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closing fast around her, for, during two whole days, neither a word nor a look did she succeed in exchanging with her uncle or with Lady Helen.



ONE solitary ray of consolation and of hope, would occasionally break in upon the deep gloom of Sir Charles Basinstoke's despondency. He could not but remember that the long-promised County Meeting was even now at hand, and that an opportunity would there be afforded to him for thoroughly and completely vindicating himself from the aspersions so malignantly cast upon him by his adversaries.

The great day came at last. The atmospheric heavens did not, to be sure, peculiarly shine upon it, for it was somewhat wet and drizzly ; still, at the appointed time, the chariot and four drove up, the worthy Baronet entered it, with the determined air of one for whom the avenging hour had struck at last, and he was followed by Edward alone, the habitual serenity of whose mien was in nowise impaired by the anticipation of the forthcoming ordeal.


“Don't wait dinner for us after half past seven, Helen,” were Sir Charles's parting words, “ but I will try and let you know how things are going on."

Her husband was as good as his word, for Lady Helen received, at about five o'clock, a few hurried lines, which she was kind enough to communicate at once to Cécile, informing the family that a very strong expression of his Protestant sentiments had been very rapturously cheered, and that if Edward, who was to speak later, were to be equally successful, the day would be all for the Basinstokes. As Edward was by far the more practised speaker of the two, his mother could have but little doubt that Sir Charles's most sanguine expectations would be realized. Great, therefore, was her astonishment, and that, indeed, of all who had remained at the Hall, when, on being joined by both the gentlemen, a few minutes after they had sat down to dinner, they observed every possible token of irritation and disappointment in the luckless Baronet's countenance and manner. So long as the servants were present, no explanation could of course be elicited, but no sooner had the door closed upon the last of them, than Constance, with her usual aplomb, inquired if anything had gone wrong.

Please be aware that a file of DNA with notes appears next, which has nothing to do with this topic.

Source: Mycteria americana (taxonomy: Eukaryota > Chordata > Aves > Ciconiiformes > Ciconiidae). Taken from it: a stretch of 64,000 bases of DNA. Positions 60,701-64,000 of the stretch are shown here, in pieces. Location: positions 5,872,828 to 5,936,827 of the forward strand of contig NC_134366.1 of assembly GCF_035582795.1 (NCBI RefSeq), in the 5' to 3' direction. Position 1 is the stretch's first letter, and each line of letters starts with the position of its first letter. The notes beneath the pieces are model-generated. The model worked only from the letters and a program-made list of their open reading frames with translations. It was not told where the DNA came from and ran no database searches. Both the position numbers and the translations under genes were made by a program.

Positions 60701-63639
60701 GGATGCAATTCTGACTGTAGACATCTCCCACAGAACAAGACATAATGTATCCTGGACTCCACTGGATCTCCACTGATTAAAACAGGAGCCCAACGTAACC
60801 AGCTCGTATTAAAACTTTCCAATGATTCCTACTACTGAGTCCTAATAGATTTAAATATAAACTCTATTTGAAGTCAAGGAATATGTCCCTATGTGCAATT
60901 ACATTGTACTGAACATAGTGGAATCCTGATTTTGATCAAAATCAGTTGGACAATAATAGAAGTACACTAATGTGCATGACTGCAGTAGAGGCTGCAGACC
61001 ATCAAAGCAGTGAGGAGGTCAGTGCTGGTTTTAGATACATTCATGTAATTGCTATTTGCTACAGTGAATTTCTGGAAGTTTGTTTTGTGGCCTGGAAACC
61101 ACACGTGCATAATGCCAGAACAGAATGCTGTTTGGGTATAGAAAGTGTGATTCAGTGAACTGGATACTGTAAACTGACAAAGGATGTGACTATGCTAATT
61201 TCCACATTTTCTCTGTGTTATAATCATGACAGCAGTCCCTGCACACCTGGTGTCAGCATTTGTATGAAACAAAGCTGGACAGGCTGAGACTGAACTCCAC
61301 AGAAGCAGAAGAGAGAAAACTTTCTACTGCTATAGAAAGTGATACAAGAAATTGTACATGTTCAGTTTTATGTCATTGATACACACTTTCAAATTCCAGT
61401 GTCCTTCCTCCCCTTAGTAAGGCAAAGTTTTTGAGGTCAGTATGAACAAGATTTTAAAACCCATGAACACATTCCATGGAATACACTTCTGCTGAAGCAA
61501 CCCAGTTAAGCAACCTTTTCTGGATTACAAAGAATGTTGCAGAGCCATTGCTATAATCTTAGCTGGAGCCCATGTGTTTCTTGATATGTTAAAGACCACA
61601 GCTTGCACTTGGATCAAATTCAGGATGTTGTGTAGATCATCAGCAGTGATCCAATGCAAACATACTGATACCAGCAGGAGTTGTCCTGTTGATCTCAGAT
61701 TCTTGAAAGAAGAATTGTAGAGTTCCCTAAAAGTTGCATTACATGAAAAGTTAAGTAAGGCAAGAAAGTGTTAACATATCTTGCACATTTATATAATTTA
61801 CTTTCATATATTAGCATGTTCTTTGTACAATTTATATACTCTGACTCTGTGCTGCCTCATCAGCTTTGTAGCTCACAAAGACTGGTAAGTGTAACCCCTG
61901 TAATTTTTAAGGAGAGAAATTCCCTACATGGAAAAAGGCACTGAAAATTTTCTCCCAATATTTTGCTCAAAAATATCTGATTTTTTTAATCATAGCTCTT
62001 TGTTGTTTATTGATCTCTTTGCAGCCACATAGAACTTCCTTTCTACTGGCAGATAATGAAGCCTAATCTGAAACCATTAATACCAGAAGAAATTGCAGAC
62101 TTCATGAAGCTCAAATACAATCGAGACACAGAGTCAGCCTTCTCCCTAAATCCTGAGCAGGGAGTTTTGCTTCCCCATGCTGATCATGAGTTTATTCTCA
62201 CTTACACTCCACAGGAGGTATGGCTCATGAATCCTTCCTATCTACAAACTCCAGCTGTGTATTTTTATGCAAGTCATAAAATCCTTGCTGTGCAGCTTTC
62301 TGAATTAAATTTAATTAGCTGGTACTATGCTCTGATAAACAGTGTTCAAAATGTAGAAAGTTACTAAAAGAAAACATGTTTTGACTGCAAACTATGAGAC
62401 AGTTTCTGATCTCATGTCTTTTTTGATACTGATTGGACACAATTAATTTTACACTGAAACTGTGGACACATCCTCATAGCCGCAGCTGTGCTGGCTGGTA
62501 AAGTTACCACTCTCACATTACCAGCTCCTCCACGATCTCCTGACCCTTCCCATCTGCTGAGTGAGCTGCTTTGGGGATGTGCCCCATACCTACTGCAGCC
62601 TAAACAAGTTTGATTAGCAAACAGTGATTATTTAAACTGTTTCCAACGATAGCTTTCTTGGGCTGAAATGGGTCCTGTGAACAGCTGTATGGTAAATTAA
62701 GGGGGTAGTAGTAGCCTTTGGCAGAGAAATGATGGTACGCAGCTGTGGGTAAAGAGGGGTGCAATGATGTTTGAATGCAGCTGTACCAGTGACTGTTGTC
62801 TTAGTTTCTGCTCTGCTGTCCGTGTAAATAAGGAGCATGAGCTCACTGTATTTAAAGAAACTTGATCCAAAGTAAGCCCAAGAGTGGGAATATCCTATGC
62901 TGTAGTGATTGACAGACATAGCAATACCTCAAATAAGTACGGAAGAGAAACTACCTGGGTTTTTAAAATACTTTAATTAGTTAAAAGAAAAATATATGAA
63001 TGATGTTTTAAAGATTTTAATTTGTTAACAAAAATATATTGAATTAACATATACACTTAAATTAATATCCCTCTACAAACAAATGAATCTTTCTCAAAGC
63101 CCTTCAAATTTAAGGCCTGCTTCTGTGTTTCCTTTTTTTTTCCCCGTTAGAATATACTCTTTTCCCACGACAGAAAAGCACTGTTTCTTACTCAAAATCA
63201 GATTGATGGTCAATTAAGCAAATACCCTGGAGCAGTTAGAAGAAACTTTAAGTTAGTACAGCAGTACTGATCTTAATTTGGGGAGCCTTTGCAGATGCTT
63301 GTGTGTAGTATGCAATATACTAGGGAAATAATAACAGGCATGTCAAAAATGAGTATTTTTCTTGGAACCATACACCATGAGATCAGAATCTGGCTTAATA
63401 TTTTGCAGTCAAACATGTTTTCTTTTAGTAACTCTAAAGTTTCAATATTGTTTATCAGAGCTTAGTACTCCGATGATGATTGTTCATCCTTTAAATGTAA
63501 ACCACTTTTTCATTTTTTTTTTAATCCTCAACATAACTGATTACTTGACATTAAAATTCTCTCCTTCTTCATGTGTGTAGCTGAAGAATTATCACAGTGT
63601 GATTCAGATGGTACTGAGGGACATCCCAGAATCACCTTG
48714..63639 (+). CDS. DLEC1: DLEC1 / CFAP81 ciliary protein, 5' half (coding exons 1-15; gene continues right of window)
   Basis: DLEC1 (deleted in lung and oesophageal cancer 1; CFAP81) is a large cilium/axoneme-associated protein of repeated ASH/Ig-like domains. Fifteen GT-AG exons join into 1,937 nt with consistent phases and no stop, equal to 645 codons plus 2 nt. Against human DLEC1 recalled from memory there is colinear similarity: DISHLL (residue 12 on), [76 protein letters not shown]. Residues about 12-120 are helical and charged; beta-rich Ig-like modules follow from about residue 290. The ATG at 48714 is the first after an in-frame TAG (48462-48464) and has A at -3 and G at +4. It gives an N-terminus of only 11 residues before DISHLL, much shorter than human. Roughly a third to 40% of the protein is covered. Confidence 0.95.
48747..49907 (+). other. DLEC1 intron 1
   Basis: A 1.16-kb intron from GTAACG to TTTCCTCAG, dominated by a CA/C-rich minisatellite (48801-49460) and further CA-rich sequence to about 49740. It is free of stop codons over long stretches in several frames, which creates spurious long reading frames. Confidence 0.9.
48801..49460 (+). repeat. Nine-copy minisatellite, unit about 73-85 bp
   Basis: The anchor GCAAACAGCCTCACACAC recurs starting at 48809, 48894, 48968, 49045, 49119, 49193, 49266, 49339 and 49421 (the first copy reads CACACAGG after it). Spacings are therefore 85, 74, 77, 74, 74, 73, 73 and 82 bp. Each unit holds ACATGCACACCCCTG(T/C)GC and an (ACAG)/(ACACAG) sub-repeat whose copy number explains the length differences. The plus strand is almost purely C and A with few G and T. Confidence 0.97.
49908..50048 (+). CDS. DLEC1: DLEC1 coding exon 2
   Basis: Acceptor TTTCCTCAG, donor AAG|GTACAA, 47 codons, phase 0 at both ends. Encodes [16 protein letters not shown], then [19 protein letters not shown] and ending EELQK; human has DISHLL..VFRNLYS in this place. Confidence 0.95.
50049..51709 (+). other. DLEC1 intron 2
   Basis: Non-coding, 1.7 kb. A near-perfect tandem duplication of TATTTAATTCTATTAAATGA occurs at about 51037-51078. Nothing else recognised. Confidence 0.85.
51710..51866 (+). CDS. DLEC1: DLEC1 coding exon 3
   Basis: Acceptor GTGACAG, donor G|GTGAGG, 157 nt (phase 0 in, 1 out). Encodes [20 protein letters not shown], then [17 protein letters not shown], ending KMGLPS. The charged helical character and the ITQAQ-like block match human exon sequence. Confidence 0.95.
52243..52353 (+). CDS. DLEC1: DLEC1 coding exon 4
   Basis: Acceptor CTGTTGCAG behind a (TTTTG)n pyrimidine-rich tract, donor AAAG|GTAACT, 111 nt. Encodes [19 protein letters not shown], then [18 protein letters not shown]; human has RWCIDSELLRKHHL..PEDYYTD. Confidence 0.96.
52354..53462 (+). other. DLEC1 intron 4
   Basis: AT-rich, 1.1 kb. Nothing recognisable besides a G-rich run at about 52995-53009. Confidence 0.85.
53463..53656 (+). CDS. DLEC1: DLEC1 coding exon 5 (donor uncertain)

“Gone wrong!” replied the father bitterly. “Oh! dear no, not in the least. I shall have to close up the old house here, and go and live abroad, that's all. I would rather finish my days at Rome, I'll be hanged if I wouldn't, than again pass such a month as the last.”.

“Well, there might be greater misfortunes than that, mightn't there, Cécile ?” resumed Constance. “But how is it, dear Papa ? I thought that your speech had been so well received."

“So it was, and so would anybody's who had spoken out manfully against the Pope and the Papists."

“ Then did Edward break down after all ?”

“Break down ! No. I wish to Heavens that he had, or stayed at home either, sooner than I should have heard him proclaim his milk-and-water rubbish, and bring me also into it, forsooth.”


“Come, come,” interposed Edward, smiling, “I only said that you had voted for the Catholic Emancipation Bill, as I should, had I been in Parliament then.”

“ And a cursed fool I was, too, for my pains, and a proper simpleton you must be for having recalled my folly at such a moment.”

“Well, but what could I say, after all, save what I feel and think. I only told them that, for the honour of the age, and of the country, I had always hoped and held that the Act of 1829 was final—final, at least, as against pains, penalties, and disabilities.”

“And so we are to do nothing, nothing in life, whatever insults or aggressions the Pope may attempt to palm upon us ?”

“I do not say that: I have no objection to any declaration setting forth the opinions and sentiments of the majority. But so long as we insure to our clergy alone all the endowments, with the corresponding legal recognition and privileges, we are unassailable, I should say, from the Ultra Protestant party, to what

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